I live a life of themes. Maybe this is true for other people, too. I go through phases of having all sorts of people in different areas of my life talk to me about the same topic. Or perhaps I go through phases of noticing. Anyway, those of you who have been reading for a long time may remember a time when it seemed that I could go nowhere without hearing about "boundaries." It was irksome. I think I really was hearing more about boundaries then, because now I hear people say the word occasionally and I no longer want to vomit, although I frequently disagree with their conclusions.
So, those of you who remember the no-B-word days also know that I have been known to use this blog to vent about themes, and say in a generalized way the things that would be rude to say to particular people when I know they are well-intentioned and just haven't thought about how it might feel to hear their statements from the other side.
This is one of those posts.
I have recently been subject to an abundance of relationship advice. Not that I am actually in a relationship, mind you, but I guess that seems to be the thrust of the advice. I know that all of these people have in their minds a wish for me to be happy and fulfilled, and for them that means that I should be partnered. I am at a point in my life when I think that I have a more positive feeling toward being partnered than I have at most times in the past. That is to say, the idea of being in a relationship doesn't make me want to run screaming.
My mistake is expressing this to people, for then they get the impression than I have suddenly embarked on a rampant date-hunt. People, I don't have time for a rampant date-hunt, and even if I did, welcoming the possibility of a relationship is not the same as desperately searching for it. And even if it were, some advice is simply not helpful. For example, the ever-useful, "You just need to put yourself out there." I am out there. That doesn't mean that the perfect person is going to magically appear.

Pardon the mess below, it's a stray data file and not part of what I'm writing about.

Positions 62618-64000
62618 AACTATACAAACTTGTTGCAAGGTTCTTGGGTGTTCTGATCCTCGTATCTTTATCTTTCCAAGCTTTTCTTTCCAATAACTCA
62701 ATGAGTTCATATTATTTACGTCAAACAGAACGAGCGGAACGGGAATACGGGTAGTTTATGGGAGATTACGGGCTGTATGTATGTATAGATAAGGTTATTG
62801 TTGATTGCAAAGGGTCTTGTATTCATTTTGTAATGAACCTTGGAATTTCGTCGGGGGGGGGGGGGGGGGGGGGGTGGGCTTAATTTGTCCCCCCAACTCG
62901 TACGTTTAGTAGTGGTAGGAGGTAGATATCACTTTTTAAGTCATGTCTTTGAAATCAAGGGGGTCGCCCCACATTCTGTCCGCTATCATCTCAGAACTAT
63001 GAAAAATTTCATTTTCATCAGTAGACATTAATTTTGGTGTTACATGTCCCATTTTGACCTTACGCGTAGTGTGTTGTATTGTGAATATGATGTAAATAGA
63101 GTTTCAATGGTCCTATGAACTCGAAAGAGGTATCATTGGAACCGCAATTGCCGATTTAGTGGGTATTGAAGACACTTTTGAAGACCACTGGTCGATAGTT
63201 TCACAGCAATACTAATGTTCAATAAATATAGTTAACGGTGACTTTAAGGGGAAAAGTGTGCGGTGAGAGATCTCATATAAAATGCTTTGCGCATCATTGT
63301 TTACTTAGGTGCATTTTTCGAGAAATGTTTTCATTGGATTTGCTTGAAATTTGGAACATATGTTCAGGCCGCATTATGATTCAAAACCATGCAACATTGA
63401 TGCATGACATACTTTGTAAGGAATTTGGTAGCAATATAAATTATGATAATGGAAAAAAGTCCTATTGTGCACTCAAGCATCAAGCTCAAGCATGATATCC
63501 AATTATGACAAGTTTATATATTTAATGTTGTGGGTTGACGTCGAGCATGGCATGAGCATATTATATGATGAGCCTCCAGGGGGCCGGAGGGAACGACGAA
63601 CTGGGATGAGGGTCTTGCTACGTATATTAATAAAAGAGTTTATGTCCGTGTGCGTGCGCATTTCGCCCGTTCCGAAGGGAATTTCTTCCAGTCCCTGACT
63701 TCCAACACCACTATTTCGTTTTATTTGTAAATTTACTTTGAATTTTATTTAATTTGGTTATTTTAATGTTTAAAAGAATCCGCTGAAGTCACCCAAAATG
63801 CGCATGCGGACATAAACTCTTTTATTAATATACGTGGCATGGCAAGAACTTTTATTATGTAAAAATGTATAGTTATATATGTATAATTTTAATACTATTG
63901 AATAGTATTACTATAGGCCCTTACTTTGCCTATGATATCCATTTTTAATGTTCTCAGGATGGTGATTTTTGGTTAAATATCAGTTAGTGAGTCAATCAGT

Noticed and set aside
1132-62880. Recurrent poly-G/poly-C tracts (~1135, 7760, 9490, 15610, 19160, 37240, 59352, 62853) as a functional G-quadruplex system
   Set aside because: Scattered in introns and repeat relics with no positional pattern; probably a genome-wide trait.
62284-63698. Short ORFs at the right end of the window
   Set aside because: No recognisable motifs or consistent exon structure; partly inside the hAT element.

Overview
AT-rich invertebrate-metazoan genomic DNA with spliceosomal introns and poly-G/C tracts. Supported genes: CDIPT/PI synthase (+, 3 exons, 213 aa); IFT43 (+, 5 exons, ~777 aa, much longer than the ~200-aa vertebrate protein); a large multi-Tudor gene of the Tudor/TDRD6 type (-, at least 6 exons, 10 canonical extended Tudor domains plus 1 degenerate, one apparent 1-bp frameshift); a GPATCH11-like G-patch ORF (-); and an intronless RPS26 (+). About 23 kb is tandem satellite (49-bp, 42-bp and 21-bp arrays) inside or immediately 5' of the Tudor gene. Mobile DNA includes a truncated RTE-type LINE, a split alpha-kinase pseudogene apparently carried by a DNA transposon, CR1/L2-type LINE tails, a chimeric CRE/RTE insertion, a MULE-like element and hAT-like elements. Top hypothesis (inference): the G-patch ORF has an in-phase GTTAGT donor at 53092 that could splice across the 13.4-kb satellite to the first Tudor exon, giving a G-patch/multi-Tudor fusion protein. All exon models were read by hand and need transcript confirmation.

Also, I have become convinced that people in relationships don't really know any more about relationships than anyone else. They claim the authority of their marital status when they say things like, "You just need to be more open and willing to take risks, and not expect everything to be perfect." And then when that doesn't pan out exactly the way they envisioned, they claim equal authority in saying, "You just need to let it go and move on; you don't need to deal with that kind of obstacle." If I followed the advice I've been receiving lately, I would have thrown myself at someone in a mad display of affection, proceeded cautiously, made major career decisions based on a mere chance, written off a friendship, made an ultimatum, and dashed away to the next guy...all in the span of a day.
I'm being more open, and taking more risks with my heart, but that means I'm going to get bruised a bit. And I need to be the one to make the decisions about what risks I'm going to take, and when, and with whom. I'm going to do that anyway, but I'd prefer to do it without people shoulding all over me.